Value reporting - Giving the market what it wants.
Historical reporting has been under fire from the City for some time.
Historical reporting has been under fire from the City for some time.
Market differentiation will increasingly be underpinned by how effectively companies can communicate information on shareholder value to financial analysts and investors. Methods of corporate valuation and reporting are evolving rapidly, as traditional accounting models can no longer be relied upon to provide a full picture of corporate health.
To meet changing market demands, companies must shift the focus of their reporting to include more data on value-building and non-financial assets.
CEOs must concentrate on communicating forward-looking, detailed information on these assets, as well as estimated cashflows. The pace of business today means financial markets demand this data quicker, and in more user-friendly formats. Developments in internet technology, specifically the widespread adoption of XBRL (eXtensible Business Reporting Language), mean this can happen.
The PricewaterhouseCoopers value reporting message is simple enough.
Value is only realised if it is being effectively communicated to the capital markets. Or, put bluntly, investors cannot value what they cannot see – explaining why so many managers bemoan the gap between internal and external perceptions of their company’s potential. If the capital markets are to be steered away from short-term earnings performance and towards the activities that underpin value creation, management must put systems in place to measure, record and communicate these activities.
Information must be easily exchanged inside and outside organisations and the internet is playing a crucial role in this process.
Progress is being made – the ‘balanced scorecard’ approach to management is a case in point but it remains piecemeal. More progressive companies now use valuation models based on assessments of future cashflows to drive onward strategy and resource allocation and these techniques are being pushed down the organisation through the introduction of value-based management. But the missing link is in the area of communication. A new reporting model needs to be established to complete the chain.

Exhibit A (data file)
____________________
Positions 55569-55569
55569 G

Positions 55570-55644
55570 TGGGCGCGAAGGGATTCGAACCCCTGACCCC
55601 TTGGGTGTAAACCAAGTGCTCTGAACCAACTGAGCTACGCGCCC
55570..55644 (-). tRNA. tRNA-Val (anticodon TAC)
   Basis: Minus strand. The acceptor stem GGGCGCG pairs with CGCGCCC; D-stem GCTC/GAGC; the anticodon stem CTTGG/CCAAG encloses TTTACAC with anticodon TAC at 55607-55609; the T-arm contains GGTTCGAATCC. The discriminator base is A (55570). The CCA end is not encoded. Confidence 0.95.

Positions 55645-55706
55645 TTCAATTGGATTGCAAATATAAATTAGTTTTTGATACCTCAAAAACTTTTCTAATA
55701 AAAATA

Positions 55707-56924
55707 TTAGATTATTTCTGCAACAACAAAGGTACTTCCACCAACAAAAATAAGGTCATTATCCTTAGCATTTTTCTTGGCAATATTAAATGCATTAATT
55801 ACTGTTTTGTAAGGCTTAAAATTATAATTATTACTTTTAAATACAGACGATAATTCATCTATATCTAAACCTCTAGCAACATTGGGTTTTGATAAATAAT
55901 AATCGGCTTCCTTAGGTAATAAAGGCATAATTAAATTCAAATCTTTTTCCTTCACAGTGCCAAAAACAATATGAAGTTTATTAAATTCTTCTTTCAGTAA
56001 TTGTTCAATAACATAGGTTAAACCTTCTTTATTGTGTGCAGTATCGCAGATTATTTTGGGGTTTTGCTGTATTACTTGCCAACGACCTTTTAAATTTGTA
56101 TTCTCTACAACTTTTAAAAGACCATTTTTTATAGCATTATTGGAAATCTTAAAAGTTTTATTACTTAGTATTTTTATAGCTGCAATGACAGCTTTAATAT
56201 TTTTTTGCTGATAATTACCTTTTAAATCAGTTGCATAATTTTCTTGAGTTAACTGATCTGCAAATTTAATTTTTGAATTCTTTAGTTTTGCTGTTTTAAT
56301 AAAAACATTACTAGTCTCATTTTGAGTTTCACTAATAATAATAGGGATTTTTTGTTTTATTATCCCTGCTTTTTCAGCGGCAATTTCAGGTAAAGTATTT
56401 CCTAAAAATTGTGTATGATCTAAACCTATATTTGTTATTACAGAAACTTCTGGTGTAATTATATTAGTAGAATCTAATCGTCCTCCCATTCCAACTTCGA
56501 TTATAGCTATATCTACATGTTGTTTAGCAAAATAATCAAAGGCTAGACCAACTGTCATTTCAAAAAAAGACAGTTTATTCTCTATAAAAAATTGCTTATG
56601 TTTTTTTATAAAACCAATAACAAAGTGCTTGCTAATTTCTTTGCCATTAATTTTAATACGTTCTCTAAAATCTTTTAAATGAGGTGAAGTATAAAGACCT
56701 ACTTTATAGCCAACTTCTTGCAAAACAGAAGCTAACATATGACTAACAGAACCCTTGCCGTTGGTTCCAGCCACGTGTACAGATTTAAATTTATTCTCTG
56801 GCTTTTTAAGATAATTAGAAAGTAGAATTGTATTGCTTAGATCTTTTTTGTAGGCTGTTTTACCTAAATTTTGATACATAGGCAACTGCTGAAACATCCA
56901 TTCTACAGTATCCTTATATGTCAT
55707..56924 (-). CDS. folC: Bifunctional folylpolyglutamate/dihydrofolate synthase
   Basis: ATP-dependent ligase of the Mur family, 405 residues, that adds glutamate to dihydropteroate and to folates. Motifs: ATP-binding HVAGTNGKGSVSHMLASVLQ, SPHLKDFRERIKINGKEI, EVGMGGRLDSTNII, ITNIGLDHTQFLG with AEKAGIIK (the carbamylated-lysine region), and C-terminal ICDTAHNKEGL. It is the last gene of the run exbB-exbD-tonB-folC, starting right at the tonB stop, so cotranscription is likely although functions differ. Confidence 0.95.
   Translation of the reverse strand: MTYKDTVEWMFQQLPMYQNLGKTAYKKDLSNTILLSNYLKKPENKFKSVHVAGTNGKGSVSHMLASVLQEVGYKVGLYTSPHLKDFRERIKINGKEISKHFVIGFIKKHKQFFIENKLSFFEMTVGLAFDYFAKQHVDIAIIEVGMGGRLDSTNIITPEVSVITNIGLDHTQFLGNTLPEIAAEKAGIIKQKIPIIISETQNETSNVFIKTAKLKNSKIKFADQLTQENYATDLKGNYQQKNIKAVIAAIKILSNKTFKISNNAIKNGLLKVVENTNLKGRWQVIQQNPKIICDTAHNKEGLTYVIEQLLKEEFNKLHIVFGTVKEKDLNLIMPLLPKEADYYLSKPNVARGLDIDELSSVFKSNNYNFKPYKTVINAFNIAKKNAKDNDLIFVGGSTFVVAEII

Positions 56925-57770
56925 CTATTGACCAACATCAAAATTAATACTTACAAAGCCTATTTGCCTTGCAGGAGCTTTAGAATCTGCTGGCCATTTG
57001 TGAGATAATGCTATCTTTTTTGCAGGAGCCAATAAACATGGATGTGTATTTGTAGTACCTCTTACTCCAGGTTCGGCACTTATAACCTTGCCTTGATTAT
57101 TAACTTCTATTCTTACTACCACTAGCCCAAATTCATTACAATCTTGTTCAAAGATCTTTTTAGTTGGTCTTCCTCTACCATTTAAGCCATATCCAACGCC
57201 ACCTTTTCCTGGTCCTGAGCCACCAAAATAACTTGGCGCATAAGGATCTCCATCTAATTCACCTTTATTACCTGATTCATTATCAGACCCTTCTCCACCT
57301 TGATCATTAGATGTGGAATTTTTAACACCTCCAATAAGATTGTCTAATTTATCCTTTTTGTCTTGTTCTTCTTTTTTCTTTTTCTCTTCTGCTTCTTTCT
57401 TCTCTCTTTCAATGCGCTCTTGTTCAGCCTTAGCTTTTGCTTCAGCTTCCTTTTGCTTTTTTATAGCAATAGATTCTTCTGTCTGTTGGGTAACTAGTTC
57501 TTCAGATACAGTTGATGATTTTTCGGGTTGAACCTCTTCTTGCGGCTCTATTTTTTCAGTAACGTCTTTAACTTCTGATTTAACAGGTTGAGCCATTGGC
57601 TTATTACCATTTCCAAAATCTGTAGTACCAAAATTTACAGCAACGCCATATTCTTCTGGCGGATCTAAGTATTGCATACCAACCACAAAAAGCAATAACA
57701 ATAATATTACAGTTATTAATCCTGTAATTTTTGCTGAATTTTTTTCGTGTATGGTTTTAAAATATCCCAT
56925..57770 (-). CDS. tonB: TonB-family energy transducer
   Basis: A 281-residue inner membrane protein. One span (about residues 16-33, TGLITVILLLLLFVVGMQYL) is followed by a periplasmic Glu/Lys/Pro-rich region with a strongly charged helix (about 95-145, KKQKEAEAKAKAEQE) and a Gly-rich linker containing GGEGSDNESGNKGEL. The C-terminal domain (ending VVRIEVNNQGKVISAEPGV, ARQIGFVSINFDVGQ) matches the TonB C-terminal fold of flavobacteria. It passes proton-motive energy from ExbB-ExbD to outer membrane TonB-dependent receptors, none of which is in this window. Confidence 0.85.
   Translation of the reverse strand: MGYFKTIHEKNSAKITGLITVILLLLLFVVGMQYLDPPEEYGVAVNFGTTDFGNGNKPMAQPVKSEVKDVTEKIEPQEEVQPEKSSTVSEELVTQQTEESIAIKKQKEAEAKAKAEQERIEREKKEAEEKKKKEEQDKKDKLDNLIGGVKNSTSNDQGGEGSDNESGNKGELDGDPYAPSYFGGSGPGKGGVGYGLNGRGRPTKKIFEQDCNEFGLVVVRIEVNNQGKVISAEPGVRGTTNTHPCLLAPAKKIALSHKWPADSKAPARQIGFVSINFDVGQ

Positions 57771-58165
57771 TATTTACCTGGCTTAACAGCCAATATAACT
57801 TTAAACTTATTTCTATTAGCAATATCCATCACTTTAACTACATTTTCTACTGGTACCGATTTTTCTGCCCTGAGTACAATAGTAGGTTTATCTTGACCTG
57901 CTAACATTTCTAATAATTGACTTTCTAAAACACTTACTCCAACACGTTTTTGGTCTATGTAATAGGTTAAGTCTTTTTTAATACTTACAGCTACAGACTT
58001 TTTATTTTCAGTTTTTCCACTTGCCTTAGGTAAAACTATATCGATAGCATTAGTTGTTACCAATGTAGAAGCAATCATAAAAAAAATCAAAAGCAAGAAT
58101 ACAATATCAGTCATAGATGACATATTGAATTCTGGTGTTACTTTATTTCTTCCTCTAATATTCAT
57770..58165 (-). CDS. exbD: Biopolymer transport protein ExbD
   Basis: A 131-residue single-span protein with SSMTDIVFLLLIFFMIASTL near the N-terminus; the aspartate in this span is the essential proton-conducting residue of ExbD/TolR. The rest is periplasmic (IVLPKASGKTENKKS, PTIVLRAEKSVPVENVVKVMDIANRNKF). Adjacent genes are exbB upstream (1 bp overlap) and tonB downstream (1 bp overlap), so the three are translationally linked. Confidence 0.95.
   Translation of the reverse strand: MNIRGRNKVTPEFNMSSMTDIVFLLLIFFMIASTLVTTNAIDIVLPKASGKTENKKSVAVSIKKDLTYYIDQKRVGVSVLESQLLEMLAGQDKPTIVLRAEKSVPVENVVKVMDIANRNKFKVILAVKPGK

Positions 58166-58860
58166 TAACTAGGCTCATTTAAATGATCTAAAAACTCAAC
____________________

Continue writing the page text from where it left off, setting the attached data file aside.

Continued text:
Protagonists on all sides of the capital markets are questioning what information is required, both to understand performance and to understand the likely future success of an organisation. There is a growing recognition that we need to measure new, soft, areas of business activity – areas such as the innovation cycle, intellectual assets, and customer and human capital. These are all key drivers of top-line revenues and future corporate value. For the most part, companies are only now beginning to focus on these internal measurement systems.
Financial analysts and investors perceive a gap between the information disclosed by companies and what they require. The historical, earnings-based, reporting model, which gives a historical account and focuses on earnings, can no longer meet market needs on its own. The shareholder value metric, with its greater emphasis on cash flows, future orientation, and accounting for intangible assets, provides the market with a fuller view of a company’s true worth, but current reporting models do not record the soft areas calculated in shareholder value. Left to their own devices, many companies fall short when it comes to informing the markets of their value-creating activities and value drivers.
The PwC value reporting model enables the identification of market reporting needs and assists a company in meeting them. It not only facilitates more comprehensive and accurate reporting to the markets, but is also a valuable addition to internal reporting systems, heightening managers’ awareness of how these items translate into sustainable cashflows. Some companies may balk at providing more detail than required by regulators, but greater transparency may prove to be a decisive tool in the competition for capital.
By providing more detailed information on value drivers, intangible assets and estimated future cashflows, a company can boost its credibility. This results in more accurate share valuations, the retention of more long-term investors, and access to additional capital.
Until a standardised method of value reporting is developed and agreed upon, the traditional reporting model has an important role to play in helping to standardise frameworks for disclosing data. The most progressive corporations appreciate that the fundamentals, on which successful business has always depended, remain as valid in the new economy as they do in the old.
Uppermost amongst these is the need for a clear business strategy that is hot-wired into day-to-day decision-making processes, a focus on cash generation and an enterprise-wide understanding that well-tuned organisations are dependent on all their constituent parts operating in harmony.
There is no doubt that the past 12 months have seen some of the world’s leading companies making positive progress in their disclosure of information.